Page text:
Lecciones brasileñas de política industrial

SAO PAULO – Pocas ideas económicas son más alabadas y vilipendiadas que la de la política industrial. Los partidarios, como aquéllos que estudiaron el ascenso de las economías de Asia oriental, están totalmente convencidos. Los opositores se enfurecen de tan sólo escuchar hablar de ella. Los primeros señalan el desarrollo económico; los segundos sostienen que decenas, incluso centenares de miles de millones de dólares se han desperdiciado.

Un área actual que genera (in) satisfacción es la de los combustibles renovables. En todo el mundo se están asignando 184,000 millones de dólares en inversiones públicas de estímulo para promover la energía limpia, con los Estados Unidos en primer lugar (67,000 millones de dólares) seguidos de China (47,000 millones de dólares). Por supuesto, ha habido progresos –la energía eólica satisface el 20% de la demanda de electricidad en Dinamarca y aproximadamente el 15% en España y Portugal, por ejemplo – pero la receta del éxito sigue siendo difícil de alcanzar.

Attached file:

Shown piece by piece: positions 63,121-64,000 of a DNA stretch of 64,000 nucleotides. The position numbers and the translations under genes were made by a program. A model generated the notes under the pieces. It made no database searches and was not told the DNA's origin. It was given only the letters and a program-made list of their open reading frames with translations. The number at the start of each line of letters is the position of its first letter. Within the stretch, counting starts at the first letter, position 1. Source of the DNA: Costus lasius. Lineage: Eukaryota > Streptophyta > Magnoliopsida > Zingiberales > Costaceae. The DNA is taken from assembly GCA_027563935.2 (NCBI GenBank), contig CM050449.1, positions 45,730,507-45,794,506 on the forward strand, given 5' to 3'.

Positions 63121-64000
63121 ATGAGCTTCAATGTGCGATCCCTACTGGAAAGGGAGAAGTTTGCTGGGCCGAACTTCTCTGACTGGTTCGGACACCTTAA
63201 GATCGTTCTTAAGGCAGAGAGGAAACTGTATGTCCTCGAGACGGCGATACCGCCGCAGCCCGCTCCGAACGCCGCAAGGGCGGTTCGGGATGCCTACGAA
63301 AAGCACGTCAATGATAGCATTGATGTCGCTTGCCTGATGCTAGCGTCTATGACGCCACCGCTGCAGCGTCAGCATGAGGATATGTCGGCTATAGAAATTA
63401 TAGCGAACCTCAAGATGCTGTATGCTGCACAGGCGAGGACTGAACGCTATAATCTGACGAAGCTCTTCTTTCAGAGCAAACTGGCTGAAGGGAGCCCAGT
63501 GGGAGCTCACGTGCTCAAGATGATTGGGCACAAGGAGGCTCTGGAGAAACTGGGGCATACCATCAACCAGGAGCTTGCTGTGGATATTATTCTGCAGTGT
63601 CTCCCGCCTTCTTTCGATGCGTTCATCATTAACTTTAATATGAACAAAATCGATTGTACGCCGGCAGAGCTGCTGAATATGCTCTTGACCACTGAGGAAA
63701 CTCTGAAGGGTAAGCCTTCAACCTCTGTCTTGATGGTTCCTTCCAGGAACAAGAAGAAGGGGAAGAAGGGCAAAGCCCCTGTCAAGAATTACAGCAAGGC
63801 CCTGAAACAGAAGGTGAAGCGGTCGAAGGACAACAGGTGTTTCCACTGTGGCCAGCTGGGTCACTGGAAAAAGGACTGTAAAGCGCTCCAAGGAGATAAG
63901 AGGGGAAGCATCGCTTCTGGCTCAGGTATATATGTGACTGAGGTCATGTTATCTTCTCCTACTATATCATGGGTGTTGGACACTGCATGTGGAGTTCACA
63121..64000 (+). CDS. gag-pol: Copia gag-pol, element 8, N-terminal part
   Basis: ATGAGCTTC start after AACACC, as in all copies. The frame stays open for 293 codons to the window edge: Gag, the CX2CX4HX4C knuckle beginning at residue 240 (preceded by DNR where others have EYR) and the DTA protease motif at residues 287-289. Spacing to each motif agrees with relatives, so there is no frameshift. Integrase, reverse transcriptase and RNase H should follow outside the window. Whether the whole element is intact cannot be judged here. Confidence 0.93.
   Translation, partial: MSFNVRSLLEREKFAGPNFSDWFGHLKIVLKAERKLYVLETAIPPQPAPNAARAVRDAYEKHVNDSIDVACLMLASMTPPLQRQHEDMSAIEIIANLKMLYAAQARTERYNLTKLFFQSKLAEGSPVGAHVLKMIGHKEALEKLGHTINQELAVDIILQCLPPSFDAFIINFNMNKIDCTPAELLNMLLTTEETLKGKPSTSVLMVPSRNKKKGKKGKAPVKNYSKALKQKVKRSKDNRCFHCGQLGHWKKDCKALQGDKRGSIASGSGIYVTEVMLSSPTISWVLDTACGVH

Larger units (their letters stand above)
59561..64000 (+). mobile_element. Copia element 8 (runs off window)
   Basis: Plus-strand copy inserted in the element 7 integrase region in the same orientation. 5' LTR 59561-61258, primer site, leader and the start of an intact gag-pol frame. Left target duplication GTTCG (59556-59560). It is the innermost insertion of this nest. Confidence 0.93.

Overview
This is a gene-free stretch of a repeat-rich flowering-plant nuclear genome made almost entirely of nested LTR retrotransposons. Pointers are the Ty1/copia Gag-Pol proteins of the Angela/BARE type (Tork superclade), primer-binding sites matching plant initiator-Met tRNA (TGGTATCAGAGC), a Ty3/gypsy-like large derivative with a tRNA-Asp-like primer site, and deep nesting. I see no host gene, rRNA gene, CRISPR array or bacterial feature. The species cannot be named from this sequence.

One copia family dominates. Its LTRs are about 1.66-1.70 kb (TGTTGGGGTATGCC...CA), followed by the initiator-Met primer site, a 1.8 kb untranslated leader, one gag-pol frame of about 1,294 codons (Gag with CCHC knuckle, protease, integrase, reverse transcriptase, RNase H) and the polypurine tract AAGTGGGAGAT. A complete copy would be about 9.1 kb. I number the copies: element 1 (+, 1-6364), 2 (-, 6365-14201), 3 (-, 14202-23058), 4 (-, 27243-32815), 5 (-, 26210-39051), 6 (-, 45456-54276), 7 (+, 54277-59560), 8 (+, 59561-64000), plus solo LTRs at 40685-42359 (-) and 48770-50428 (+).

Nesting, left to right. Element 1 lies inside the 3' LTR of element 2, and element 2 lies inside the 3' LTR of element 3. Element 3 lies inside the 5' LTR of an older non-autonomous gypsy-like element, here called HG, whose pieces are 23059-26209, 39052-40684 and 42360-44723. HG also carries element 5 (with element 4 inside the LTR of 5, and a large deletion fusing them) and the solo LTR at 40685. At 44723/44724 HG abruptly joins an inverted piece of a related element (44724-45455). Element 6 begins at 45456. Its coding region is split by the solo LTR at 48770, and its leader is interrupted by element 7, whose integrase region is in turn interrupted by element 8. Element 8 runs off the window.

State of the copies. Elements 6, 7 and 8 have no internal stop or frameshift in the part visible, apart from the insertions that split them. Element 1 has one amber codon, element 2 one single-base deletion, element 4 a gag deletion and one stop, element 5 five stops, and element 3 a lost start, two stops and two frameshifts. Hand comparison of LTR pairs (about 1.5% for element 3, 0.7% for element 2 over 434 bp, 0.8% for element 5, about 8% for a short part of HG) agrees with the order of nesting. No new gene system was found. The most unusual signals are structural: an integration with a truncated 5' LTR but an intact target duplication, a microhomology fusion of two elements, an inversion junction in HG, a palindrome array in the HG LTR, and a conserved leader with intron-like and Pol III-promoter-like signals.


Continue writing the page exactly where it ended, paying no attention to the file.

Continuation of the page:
En este sentido, la experiencia de Brasil en la promoción de combustibles renovables, desde principios de los años setenta, está directamente relacionada con las actuales posturas polarizadas sobre la política industrial. Un programa de política industrial de 10 años llamado Pro-álcool  fue crucial en el desarrollo de la industria. Actualmente, Brasil es el productor de combustibles renovables más competitivo del mundo, basado principalmente en el bioetanol. El etanol representa más del 50% de la demanda actual de combustible de vehículos ligeros en el país, y Petrobras, el gigante energético de Brasil y una de las compañías más grandes de América Latina- estima un aumento de esta proporción a más del 80% para el 2020.

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